Archive for Canale Contorta
This is an unusual step for me, but I think it’s worth it. Even though I don’t place much trust in the power of petitions, maybe this time it will be different.
In any case, I’d like to inform you of one which has gone from 700 to 20,000 signatures and counting in about ten days. I think that means something.
“Gruppo 25 aprile” is a new group of Venetians and Venice-lovers which is concentrating its efforts on stopping the digging of the “Canale Contorta.” Its reasons are shared by many scientific and environmental experts, not to mention a huge percentage of everyday Venetians.
Once the subject of the big cruise ships and their potential to damage Venice became one of the hottest debates and power struggles of the year, the need for finding an alternate route from the Adriatic to Venice obviously became paramount. My own opinion is that any “cure” they find will be worse than the “disease” (i.e., the ships in the Bacino of San Marco) — or, as the Venetians put it, el tacon xe pezo del buso (the patch is worse than the hole).
Many solutions have been proposed, but only one had the political muscle behind it to get itself officially considered by the “Comitatone” (“Big Committee”) in Rome, which had the power to decide yes or no. That “solution” is the dredging of the Canale Contorta.
Thanks to a calculated maneuver by its promoters, the meeting at which the decision was to be made was held in August. (“August” is Italian for “vacation.”)
As Marco Gasparinetti, the coordinator of Gruppo 25 aprile, explains (translated by me from the Gazzettino):
“The decision of the Comitatone on August 8 was a summer blitz with which they hoped to surprise a city on vacation. But the city is fed up with being expropriated from the decisions which concern it, and this time is going to make its voice heard.”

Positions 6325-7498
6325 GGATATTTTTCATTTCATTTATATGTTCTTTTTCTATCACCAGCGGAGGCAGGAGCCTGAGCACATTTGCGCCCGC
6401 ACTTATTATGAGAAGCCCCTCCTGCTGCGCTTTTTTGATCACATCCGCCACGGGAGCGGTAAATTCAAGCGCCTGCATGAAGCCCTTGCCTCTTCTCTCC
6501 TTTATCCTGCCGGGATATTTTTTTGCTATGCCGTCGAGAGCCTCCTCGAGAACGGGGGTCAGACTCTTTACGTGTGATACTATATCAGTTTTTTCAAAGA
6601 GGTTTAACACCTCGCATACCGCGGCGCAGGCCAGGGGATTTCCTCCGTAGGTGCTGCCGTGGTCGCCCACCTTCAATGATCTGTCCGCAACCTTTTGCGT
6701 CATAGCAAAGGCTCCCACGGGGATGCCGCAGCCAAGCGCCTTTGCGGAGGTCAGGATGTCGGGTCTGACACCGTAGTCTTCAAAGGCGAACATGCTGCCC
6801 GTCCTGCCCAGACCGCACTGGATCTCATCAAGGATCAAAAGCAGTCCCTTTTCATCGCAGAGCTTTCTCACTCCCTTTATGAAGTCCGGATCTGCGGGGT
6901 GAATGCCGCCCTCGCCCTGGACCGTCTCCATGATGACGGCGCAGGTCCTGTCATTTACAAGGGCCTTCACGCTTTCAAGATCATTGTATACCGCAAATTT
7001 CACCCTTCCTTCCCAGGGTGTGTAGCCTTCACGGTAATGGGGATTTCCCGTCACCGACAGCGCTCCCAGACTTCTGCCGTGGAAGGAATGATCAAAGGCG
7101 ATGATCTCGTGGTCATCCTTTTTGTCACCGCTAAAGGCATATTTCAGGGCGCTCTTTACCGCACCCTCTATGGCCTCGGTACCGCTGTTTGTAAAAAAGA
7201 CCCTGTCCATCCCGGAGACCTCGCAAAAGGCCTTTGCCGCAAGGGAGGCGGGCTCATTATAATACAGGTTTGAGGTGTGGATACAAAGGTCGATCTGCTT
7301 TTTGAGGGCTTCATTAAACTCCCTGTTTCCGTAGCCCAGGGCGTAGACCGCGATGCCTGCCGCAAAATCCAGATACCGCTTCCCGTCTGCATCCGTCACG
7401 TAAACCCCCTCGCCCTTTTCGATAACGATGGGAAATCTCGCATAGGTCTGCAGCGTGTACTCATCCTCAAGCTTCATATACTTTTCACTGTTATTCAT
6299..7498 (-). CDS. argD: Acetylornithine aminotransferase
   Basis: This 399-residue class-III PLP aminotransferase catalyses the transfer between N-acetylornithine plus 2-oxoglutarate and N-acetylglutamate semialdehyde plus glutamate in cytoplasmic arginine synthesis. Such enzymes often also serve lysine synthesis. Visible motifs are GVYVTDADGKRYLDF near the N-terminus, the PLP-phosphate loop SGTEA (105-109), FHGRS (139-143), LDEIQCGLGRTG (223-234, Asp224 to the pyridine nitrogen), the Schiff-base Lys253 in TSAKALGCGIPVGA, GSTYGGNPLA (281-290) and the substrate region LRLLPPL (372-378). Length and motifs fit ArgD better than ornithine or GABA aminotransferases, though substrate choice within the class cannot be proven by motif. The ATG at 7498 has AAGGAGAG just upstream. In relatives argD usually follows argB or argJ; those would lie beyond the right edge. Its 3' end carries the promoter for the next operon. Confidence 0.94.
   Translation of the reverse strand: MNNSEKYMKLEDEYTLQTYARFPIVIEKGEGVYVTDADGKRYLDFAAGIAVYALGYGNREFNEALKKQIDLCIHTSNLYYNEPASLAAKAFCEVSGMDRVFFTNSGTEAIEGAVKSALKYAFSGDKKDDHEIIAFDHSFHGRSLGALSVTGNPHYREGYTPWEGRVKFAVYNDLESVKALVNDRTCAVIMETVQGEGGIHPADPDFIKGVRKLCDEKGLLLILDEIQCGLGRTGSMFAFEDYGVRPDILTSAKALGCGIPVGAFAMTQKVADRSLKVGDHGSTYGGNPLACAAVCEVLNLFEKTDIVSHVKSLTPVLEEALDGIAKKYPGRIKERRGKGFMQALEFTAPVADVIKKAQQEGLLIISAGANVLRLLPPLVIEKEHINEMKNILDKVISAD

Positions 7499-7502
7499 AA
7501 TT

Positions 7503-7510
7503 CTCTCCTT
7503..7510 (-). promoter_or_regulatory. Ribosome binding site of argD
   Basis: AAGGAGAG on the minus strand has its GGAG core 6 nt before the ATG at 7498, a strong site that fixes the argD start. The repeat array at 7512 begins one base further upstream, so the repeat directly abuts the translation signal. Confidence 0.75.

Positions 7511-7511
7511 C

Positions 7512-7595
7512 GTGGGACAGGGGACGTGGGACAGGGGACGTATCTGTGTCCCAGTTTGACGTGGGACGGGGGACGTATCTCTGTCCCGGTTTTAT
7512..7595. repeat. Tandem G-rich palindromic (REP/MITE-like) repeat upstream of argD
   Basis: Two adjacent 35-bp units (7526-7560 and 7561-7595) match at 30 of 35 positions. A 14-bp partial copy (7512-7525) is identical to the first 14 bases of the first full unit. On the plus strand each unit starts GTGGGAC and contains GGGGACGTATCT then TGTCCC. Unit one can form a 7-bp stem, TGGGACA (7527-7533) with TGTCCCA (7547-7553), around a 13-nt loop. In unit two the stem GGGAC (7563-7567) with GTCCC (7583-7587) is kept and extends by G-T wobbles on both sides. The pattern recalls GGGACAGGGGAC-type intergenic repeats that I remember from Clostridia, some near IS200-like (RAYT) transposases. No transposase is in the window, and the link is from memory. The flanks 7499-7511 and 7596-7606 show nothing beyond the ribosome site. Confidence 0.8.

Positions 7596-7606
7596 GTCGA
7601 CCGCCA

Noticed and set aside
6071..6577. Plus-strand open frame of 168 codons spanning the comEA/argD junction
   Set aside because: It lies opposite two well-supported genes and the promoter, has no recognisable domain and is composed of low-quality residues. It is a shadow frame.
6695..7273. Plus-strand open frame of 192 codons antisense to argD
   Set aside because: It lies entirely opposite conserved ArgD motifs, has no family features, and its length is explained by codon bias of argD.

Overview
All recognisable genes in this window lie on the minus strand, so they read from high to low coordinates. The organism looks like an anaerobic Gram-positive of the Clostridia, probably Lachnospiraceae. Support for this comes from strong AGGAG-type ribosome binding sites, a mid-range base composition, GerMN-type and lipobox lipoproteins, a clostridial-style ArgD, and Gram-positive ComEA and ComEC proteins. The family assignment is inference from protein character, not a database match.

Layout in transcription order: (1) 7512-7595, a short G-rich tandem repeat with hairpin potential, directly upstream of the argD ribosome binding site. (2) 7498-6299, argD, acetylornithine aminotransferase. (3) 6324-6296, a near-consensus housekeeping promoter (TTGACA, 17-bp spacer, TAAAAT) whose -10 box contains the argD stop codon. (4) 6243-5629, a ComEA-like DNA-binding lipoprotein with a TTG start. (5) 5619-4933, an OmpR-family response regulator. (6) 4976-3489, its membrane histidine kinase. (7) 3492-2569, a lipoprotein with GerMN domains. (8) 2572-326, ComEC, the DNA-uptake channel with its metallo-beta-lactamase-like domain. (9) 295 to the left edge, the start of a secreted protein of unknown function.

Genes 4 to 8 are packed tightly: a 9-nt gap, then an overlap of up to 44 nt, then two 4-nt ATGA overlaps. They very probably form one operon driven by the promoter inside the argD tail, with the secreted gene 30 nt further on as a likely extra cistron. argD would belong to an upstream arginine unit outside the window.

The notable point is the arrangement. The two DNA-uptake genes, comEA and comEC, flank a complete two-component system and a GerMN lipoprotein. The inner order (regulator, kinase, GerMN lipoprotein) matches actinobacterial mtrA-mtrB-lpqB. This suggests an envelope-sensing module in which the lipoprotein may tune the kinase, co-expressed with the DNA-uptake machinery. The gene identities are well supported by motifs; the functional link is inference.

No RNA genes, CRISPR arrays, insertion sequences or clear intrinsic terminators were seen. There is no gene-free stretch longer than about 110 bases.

The political vacuum in Venice since the government fell on June 4 has at least one positive aspect, and that is that finally there seems to be some possibility that the voices of Venetians might be heard somewhere beyond their living rooms and favorite bars. Yes, there is chaos in almost every aspect of daily life here now, but the fact that essentially only one man is in charge — Vittorio Zappalorto, the Commissario who is temporary governor — means that the city is less strangled by the political and bureaucratic tentacles of the past 20 years. It’s as if — to try another metaphor — a colossal dose of drain cleaner has ripped through the city’s emotional and civic pipes.
Back to the Canale Contorta. It may not be too late to stop it. Therefore Gruppo 25 aprile has created a petition addressed to Prime Minister Matteo Renzi, as well as all the ministers concerned (Environment, Infrastructure and Transport, Culture, etc.) urging them to withdraw the hasty approval of what it (and I) regard as a catastrophic move, the last nail in the coffin of the lagoon after the drastic effects of the MOSE floodgates, not to mention the Canale dei Petroli (“Petroleum Canal”), dug in 1969.
The page connected to the link above shows a map (left) from the 1980’s which outlines the major and some minor natural channels (ghebi) which used to cross and re-cross the lagoon. It represents a complex biological realm which the effects caused by the Canale dei Petroli, in 40 years, has done much to destroy, as shown by the NASA satellite image made in 2002 (right). Do you see ghebi? I see just a broad, anonymous stretch of bottom. That’s what the fish see, too.
Here is a section of a brief but pointed piece by Tom Spencer, reader in coastal ecology and geomorphology at the University of Cambridge, and director of the Cambridge Coastal Research Unit:
Coastal lagoons are transitional environments between fully terrestrial and fully marine conditions; in the absence of direct human intervention, their long-term tendency is to infill with sediments. Over the centuries, the Venetian Republic was instrumental in maintaining this vital yet delicate land/sea balance, starting with the huge undertaking to divert the main rivers in the 16th century and stop the region from silting up altogether.